I’m arranging the bird feeders
to tempt the brightest species.
The light in the kitchen window
suggests a simmer of warmth
inside, but the northern slant
of my outlook tempts me to burrow
in snow and spend the winter
parsing the shifts in horizon
as storm after storm exhales.
You’re feeding the cats the breast
of turkey you boiled last night.
Their articulations amuse you,
amuse us both, but beneath
their immaculate pelts the wild
plots thousands of years of revenge.
None of us should feel domestic
when pink dawn curdles the snow
and the shadows of pines tangle
in competing shades of gray.
For a moment, the ego blinks
and leaves me naked, unevolved
and shining in the fresh new light.
A cardinal clings to a suet cake
and cocks its gaze. Chickadees
snatch seed from a feeder still
in my hands. Nature and culture,
big words I learned when little,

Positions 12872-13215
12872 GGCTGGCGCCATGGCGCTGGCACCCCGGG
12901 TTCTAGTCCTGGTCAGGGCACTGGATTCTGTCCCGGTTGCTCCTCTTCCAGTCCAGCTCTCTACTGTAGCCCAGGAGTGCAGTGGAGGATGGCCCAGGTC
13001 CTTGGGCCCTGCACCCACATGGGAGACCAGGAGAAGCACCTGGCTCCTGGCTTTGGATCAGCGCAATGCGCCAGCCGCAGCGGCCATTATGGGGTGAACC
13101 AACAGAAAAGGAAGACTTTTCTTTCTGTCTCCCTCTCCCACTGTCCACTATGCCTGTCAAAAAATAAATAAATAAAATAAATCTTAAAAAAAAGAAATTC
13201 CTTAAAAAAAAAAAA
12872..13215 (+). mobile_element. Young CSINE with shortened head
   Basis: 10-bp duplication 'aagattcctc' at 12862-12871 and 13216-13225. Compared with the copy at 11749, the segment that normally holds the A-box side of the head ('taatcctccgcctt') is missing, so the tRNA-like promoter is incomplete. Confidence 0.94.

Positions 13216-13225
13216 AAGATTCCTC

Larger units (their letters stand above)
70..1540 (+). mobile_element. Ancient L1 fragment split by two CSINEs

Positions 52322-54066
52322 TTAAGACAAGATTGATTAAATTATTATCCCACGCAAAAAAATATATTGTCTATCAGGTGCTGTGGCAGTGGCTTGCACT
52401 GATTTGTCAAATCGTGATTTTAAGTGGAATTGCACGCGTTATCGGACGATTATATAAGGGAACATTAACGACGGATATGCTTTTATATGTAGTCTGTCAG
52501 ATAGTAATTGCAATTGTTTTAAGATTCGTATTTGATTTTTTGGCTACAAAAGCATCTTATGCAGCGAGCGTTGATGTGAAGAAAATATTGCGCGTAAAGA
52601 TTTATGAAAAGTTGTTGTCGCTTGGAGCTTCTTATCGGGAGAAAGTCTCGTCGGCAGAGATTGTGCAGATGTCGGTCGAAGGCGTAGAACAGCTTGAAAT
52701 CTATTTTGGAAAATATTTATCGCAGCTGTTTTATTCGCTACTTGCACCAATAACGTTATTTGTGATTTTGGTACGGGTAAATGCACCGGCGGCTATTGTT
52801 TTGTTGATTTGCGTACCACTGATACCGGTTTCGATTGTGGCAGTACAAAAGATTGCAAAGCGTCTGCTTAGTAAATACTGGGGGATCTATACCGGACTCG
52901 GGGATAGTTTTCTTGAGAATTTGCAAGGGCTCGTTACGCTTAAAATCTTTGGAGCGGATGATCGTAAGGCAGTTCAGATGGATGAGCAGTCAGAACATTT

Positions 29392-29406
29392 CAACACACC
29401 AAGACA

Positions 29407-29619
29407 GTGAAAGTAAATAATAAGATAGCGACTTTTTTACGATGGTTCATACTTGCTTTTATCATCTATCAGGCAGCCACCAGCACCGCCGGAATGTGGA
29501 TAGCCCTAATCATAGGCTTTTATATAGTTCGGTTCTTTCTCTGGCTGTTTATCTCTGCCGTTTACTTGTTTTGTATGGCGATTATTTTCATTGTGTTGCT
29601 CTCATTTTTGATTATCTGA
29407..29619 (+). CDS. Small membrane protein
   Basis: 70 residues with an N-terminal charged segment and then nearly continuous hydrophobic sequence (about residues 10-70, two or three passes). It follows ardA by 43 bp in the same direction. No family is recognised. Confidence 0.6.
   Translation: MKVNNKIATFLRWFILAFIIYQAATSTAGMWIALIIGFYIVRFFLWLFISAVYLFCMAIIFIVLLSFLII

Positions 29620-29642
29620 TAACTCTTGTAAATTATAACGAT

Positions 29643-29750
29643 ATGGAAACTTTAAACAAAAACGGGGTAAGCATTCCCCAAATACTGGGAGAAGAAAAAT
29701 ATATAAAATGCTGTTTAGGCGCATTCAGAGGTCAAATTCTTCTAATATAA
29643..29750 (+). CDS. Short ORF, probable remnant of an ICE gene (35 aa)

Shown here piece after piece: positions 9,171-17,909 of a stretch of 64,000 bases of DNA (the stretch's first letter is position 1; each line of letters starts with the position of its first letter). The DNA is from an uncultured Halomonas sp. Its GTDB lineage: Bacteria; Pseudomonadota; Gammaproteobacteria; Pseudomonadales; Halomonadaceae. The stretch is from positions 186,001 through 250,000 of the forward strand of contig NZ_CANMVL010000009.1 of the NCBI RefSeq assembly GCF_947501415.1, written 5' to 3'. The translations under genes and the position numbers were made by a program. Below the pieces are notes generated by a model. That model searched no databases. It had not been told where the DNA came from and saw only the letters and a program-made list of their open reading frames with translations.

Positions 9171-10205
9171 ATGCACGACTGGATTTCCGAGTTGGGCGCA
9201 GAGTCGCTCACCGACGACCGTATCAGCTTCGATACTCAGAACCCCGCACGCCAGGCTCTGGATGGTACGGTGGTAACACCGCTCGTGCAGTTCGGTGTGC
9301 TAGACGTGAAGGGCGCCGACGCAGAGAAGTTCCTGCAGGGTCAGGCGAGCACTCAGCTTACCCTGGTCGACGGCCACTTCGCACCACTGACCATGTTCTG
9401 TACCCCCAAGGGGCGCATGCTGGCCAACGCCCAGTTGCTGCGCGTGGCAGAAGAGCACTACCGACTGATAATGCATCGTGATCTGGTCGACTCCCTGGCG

lock horns so firmly they’ll starve
like the stags reduced to skeletons
I found rotting deep in the woods.
The kitchen glow beckons. Turning
to waddle indoors, I slip
on the brick-hard snow and fall,
upholstered by my terrycloth robe,
and lie for a moment staring up,
unhurt, at a sky so insolent
it looks about to laugh aloud.
William Doreski recently retired after years of teaching at Keene State College in New Hampshire (USA). His most recent book of poetry is The Suburbs of Atlantis (2013). He has published three critical studies, including Robert Lowell’s Shifting Colors. His essays, poetry, fiction, and reviews have appeared in many journals.